S5 I’ve been very pleased with the reaction that – from everybody. I think they’ve found some usefulness in what I was trying to get over in the cost to people’s journeys. I hope that the people who can will make a difference in terms of mapping their assets, because unless they do then we’re going to have more of what I was saying about the disruption, the delays and the disruption generally to people’s lives.

S6 I really did want to get over today the impact of how the National Underground Assets Group has been working together to be able to exchange records in a far easier way than we currently do so that we can avoid damage to plants, that we can make it safer for our employees and safer for the general public and to reduce congestion across the UK. My aim is to lift that standard so that street works become the envy of the world.

S7 We know that under the ground is ever more complicated, as was easily demonstrated today. Explain to people why there are delays, don’t just walk away and leave the job half done and expect people not to react. The whole project, Mapping the Underworld, the end product of that hopefully will be some new technology which all the utility companies and indeed local authorities can use to their mutual advantage. I must say I was absolutely fascinated with the details of the project that Birmingham University are leading and it could lead to something extremely valuable.

S8 I was here expecting to see a different group of stakeholders to those with whom I usually consult and what I wanted to do was first of all to raise awareness, secondly was to engender engagement so that when I now come to advance this work I’m going to have them on my side, quite willing to work with us to deliver the impact from this project. And did it do it? I would say it did. Absolutely brilliant.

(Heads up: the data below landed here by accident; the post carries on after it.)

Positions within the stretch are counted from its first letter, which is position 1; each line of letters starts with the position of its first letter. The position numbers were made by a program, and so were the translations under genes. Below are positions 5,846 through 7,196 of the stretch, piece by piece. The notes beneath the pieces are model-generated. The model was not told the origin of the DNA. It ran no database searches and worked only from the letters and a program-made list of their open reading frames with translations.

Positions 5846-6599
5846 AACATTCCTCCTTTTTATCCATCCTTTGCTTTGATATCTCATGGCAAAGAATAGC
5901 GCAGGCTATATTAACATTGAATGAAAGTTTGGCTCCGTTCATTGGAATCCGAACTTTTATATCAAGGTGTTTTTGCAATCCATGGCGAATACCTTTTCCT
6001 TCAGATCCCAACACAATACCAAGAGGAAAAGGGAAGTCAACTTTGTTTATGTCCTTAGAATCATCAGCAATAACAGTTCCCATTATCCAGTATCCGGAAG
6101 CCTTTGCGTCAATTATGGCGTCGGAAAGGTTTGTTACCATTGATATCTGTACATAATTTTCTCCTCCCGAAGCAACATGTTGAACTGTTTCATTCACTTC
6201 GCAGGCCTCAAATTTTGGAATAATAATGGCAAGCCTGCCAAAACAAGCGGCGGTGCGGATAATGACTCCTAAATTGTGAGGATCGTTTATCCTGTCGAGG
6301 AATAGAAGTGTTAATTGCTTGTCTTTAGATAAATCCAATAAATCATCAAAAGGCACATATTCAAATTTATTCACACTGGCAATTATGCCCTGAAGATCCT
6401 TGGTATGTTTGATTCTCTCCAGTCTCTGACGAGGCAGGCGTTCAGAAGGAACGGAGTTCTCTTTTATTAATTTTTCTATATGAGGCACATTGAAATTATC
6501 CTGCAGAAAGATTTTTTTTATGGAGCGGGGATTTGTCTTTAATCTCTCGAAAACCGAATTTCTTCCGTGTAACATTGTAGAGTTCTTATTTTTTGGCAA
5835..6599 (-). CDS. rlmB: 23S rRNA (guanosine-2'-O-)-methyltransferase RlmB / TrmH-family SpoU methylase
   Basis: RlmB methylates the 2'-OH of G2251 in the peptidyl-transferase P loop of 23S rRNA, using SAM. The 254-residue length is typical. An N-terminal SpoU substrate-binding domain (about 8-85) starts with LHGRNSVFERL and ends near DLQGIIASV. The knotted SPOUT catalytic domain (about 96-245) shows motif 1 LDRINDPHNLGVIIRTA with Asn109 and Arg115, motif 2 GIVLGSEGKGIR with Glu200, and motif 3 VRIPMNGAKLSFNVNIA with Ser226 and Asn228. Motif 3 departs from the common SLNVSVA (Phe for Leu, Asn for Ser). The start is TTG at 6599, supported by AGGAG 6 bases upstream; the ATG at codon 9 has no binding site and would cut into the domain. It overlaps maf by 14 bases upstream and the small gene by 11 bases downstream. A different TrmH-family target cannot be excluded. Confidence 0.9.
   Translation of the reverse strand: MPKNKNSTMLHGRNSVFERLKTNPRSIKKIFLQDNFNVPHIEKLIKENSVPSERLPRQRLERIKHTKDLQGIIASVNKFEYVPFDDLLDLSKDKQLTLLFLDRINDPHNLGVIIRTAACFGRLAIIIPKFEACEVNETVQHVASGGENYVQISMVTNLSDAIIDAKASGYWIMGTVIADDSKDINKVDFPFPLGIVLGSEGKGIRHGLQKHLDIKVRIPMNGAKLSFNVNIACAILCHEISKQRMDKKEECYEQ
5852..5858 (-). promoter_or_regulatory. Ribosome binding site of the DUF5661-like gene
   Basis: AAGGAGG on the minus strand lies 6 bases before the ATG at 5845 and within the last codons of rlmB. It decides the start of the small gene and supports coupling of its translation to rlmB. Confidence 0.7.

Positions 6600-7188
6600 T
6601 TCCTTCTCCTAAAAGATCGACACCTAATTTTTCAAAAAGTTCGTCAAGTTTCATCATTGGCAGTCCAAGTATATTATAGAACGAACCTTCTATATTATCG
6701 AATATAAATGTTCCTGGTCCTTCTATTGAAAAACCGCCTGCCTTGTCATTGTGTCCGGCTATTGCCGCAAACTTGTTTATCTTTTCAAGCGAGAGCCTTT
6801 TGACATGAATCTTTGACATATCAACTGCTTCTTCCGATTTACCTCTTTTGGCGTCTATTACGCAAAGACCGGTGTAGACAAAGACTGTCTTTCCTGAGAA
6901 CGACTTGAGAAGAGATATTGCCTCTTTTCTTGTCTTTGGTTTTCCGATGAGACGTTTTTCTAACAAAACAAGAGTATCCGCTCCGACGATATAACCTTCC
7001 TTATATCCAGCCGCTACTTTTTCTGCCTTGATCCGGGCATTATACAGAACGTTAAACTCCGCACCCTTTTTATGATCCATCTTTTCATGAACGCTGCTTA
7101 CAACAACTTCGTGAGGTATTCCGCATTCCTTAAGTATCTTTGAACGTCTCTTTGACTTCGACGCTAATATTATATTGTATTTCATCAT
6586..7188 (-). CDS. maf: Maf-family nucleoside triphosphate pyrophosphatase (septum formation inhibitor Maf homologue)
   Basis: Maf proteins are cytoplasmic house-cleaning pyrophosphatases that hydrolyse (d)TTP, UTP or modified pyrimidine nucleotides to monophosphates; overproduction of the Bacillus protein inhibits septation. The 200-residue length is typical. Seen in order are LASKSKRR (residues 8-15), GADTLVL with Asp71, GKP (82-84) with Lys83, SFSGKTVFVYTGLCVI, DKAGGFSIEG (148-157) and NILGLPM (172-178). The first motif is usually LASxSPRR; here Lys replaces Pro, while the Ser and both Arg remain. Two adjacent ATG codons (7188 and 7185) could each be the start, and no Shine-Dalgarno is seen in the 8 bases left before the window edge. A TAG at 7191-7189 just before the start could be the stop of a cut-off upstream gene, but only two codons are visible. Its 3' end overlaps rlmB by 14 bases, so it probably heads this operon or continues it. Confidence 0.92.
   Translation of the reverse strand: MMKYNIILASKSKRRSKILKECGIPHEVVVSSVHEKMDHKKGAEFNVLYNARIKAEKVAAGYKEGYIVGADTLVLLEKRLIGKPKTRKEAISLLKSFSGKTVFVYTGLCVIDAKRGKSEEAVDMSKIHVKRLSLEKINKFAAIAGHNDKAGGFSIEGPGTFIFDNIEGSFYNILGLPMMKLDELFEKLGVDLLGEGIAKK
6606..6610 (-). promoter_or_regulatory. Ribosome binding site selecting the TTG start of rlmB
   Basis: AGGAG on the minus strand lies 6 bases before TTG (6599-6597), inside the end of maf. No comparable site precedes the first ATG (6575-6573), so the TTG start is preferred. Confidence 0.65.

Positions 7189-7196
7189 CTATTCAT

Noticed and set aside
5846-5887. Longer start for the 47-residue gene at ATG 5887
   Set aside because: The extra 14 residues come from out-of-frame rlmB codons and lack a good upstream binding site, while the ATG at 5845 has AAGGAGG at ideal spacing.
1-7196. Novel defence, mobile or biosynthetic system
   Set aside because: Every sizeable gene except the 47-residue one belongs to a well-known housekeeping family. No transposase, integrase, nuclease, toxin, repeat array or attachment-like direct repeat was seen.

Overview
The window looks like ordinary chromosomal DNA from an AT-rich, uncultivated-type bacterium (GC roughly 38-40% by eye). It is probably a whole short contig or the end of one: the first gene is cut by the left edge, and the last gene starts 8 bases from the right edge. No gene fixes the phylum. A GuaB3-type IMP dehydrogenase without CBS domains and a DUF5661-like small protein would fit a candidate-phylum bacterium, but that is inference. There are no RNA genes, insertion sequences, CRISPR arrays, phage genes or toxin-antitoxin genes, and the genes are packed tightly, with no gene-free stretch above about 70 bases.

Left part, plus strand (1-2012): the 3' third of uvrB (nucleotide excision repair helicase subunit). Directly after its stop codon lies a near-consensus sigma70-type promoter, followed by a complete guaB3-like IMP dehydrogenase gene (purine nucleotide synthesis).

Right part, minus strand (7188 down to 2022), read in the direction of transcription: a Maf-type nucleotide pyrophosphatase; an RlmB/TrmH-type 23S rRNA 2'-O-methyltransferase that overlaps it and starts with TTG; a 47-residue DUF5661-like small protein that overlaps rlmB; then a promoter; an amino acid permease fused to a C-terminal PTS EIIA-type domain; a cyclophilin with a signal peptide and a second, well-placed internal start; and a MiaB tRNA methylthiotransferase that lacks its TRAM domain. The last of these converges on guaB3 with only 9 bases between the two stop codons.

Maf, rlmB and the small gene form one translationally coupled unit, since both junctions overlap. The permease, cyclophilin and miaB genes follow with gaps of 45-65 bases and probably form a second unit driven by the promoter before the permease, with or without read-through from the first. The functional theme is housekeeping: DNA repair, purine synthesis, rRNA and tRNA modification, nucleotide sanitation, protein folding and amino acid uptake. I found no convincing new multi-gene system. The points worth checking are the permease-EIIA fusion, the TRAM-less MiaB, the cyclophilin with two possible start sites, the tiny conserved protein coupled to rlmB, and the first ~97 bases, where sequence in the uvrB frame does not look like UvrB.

S2 I think the event went very well. It was very well attended. We’ve now received a long report from Susan Juned who we employed to write this report as sort of outcomes. We’ve been contacted by one councillor who wants to talk further and we have an invite to the local Government Association conference in September this year and hopefully we’ll get even more buy-in there and we think this is a sort of long term engagement. We’re hoping that with this event we have started this negotiation, discussions, we’ve made the contacts and hopefully we can take it from here.

S1 Nicole has also commissioned a video that she hopes to use to great effect in letting more people know about mapping the underworld.

S2 The person on the street, what the whole project is about and who’s affected by it and I think it’s the who’s affected by it is the real important element to it. The technical side we can solve but it’s the who’s affected, therefore who will pay at the end, who will benefit and what will be the wider impact and so hopefully this video will really make a step change.

S8 Well the presentation I think went down extremely well. It really caught the imagination of the people who don’t know about Mapping the Underworld. There are lots of people who know about this project from a professional point of view but those who came from different spheres were really engaged and had their eyes opened.

S2 At least they know about us so I think that’s important, we’ve put our name on the map and I think that’s really what we’ve achieved through this.

End of recording